Weight cutting confers a noticeable advantage in competition – allowing a fighter to theoretically compete against physically smaller opponents – although in effect it has become a practise which it is necessary to utilise merely in order to stay competitive. As everyone cuts weight, those who fight in any given weight class will inevitably have a healthy, walking about, competing the next day weight more suited to a division at least one, sometimes two classes higher.

As it confers a competitive advantage or at least parity (don’t do it, and you’ll be fighting a larger, heavier opponent come bell time) it’s something that is going to be done, even in the case of such tragedy and the well established risks.

Fighters will do it, camps will help with it and promotions will not punish it, as it’s part of the sport, is accepted as a necessary evil in order to be successful and fighters want to win, while promotions want matches to go ahead.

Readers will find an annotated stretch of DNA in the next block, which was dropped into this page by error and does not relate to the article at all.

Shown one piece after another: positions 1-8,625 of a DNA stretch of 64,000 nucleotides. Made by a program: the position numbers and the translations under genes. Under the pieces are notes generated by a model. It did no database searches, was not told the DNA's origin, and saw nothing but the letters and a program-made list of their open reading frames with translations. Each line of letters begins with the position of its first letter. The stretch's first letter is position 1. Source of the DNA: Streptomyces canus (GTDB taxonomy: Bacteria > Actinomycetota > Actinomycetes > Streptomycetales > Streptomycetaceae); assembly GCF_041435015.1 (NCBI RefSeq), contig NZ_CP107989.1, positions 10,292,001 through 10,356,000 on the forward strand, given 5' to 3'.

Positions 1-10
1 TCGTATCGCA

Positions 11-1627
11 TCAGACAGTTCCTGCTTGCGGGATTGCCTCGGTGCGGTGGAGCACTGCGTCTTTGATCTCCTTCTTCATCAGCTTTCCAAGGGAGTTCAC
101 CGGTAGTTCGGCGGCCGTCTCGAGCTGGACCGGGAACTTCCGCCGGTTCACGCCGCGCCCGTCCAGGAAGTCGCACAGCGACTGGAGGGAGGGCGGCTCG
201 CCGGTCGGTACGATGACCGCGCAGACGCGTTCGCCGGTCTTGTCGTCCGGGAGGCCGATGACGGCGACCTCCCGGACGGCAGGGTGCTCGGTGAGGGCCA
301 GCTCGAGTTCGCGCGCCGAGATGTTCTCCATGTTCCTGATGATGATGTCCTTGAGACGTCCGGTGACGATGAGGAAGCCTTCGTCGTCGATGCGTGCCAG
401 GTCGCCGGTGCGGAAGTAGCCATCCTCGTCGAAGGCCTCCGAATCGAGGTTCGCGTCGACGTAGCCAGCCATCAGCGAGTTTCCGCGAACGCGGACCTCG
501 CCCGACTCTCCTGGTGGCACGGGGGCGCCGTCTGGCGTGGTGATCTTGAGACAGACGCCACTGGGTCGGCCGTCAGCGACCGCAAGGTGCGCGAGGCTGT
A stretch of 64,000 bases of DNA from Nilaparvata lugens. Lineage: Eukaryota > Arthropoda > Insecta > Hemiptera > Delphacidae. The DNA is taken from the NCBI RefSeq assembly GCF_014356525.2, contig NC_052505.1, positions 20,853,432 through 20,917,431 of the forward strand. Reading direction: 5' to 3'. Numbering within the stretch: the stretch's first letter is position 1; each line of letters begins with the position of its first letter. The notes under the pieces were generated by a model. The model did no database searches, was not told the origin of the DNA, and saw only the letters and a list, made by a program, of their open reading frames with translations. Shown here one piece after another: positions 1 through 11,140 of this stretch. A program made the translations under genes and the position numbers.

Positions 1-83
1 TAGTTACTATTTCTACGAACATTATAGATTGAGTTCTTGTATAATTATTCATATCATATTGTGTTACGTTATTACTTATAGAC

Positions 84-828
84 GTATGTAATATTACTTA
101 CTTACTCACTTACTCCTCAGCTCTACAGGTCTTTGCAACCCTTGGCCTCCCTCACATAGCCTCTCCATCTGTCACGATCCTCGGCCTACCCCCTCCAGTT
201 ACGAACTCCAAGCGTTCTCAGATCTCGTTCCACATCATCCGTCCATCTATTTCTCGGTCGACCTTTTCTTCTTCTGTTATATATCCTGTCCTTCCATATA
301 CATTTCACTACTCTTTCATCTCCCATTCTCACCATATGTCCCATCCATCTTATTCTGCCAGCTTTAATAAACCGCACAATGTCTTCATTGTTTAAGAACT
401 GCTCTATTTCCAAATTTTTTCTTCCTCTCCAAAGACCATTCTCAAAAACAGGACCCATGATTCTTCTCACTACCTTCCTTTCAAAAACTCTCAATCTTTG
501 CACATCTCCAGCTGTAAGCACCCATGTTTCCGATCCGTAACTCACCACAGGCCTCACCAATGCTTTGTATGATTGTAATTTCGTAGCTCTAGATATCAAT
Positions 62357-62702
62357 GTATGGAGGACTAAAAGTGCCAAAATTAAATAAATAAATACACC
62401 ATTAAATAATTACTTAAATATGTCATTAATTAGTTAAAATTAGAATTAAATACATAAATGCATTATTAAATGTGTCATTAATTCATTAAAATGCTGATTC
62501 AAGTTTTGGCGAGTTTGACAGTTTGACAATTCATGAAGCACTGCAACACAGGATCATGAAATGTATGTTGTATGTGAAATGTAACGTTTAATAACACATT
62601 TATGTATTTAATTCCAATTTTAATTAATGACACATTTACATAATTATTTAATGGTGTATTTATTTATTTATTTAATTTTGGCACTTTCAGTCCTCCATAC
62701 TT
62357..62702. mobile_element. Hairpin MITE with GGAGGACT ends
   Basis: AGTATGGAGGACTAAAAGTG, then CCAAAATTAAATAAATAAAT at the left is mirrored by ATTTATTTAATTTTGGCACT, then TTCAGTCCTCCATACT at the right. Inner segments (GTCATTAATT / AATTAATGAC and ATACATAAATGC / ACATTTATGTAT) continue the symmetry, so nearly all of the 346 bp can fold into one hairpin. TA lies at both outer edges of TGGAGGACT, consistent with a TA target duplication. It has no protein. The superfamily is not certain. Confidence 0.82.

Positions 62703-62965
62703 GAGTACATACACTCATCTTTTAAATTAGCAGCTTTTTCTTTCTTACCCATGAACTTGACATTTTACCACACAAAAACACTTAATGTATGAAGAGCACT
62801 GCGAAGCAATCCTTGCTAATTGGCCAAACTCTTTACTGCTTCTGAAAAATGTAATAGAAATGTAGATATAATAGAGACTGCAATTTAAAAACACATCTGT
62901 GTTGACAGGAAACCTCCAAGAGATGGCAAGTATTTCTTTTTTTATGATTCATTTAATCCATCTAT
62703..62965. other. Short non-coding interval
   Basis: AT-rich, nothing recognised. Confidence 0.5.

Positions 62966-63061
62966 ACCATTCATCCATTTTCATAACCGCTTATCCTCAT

I feel that MMA needs to protect itself, and few issues show the problems with MMA’s lack of empowered, centralised oversight as this. If one promotion makes a stand, fighters will move elsewhere, their champions will be degraded as not being big or dedicated enough to succeed in promotions that allow cutting etc.

MMA as a whole needs to protect itself from itself. Of course, managing this would be a pain, an organisational and financial burden on the sport but balanced against the threat to fighter’s lives and well being (and if you’re being callous and only thinking about the money, MMA cannot afford the negative publicity and to wilfully feed the ever circling critical vultures is short sighted, arrogant folly.)